Contributed by Gigimo
Description: No Exemption From Draft Board.Date: October 19 1917
Newspaper published in: Doniphan, MO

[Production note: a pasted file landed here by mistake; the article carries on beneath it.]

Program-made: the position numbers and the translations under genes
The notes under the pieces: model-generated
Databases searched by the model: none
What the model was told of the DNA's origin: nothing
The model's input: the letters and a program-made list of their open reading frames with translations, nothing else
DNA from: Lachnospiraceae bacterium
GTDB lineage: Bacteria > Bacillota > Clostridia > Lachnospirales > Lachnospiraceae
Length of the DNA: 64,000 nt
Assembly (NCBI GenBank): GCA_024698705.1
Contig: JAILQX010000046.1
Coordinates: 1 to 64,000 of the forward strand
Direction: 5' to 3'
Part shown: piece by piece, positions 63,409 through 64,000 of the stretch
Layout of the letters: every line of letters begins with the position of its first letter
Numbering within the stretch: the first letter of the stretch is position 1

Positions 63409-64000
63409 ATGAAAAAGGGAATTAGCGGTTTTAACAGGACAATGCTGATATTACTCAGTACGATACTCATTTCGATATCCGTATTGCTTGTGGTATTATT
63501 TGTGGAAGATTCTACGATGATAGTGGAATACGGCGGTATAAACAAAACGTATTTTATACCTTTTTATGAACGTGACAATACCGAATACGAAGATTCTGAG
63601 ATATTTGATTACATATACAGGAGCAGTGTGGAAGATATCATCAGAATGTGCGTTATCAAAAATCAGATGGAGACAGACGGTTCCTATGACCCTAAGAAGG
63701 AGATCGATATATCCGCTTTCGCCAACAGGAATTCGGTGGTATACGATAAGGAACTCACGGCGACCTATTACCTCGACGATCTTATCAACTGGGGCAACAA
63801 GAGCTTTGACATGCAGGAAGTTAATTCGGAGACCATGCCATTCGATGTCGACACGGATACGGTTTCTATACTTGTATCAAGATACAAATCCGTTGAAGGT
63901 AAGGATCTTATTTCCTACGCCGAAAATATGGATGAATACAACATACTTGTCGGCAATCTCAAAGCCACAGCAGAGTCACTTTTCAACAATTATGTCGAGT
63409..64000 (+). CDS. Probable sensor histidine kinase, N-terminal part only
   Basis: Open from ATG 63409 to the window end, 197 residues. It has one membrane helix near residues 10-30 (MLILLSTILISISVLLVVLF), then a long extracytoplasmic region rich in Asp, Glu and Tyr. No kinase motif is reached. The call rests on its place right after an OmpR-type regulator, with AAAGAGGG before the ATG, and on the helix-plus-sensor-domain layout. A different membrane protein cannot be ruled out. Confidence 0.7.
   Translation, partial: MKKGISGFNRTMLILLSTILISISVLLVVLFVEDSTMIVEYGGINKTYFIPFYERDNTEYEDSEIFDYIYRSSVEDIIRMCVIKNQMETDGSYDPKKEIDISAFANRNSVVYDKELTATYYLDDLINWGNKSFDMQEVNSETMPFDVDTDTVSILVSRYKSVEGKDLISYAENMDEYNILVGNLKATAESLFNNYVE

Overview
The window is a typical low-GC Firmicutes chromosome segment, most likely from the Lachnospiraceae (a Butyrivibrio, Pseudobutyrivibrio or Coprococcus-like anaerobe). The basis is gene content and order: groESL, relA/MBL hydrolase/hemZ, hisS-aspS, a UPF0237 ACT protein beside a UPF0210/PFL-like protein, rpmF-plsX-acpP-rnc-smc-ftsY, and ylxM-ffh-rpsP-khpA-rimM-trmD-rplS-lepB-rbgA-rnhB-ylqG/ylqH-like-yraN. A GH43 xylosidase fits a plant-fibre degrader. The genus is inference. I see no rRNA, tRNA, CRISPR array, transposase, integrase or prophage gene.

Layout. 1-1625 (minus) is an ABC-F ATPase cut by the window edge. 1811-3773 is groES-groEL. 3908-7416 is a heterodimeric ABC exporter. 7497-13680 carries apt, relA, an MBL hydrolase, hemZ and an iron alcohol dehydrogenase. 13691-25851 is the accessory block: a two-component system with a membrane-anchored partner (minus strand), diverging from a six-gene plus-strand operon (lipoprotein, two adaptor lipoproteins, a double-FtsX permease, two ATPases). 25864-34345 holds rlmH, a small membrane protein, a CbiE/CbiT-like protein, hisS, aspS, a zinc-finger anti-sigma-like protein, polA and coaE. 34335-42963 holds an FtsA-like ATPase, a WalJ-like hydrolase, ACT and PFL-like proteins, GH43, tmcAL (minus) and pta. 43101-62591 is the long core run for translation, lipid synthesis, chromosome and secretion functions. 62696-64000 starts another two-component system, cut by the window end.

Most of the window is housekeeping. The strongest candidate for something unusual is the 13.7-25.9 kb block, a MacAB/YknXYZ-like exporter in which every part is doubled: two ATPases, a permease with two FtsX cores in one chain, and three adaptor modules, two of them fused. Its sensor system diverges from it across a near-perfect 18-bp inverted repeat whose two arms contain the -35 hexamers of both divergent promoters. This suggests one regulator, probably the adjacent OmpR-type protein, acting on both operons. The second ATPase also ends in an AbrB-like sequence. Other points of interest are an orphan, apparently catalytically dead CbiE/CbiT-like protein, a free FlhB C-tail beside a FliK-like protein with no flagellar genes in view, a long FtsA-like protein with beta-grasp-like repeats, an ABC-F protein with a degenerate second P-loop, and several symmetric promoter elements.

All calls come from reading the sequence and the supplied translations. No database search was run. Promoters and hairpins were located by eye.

The way things look now, Neb WILKINSON of Palmer, Mo., will have to don a suit of khaki and shoulder a rifle. But Neb is still wondering why the draft board of Washington county, sitting at Potosi, rejected his plea for exemption. When he was drafted last week he passed a fair physical examination, being found sound in wind and limb. Except that his molars were pretty well ground off from eating parched corn and his heels showed fresh stone bruises acquired from hiking over Ozark hills, he looked able to carry a rifle, but he evidently didn't want to fight and his eyes continually sought the far blue hills as he told of his patch and his wife and family of seven children dependent upon him for support. The chairman of the board at last told him he must have a letter from his wife stating the condition at home. So the next day Neb drove in sight over the hill road bearing a missive written on wrapping paper with a lead pencil. The chairman called his colleagues together and one by one, as they read the letter, turned their backs and walked hurriedly away. "Dear United States Army: My husband ast me to rite you a reckmend that he supports his family. He can't read so don't tell him. Just take him. He ain't done nuthin but drink lemmin essence an play the fiddle sense we married eight years ago and I gotta feed seven kids of hissen. Maybe you kin git him to carry a gun. He's good on squirrels and eatin. Take him and welcum. I need his grub and bed for his kids. Don't tell him this, but take him. Mary Jane WILKINSON."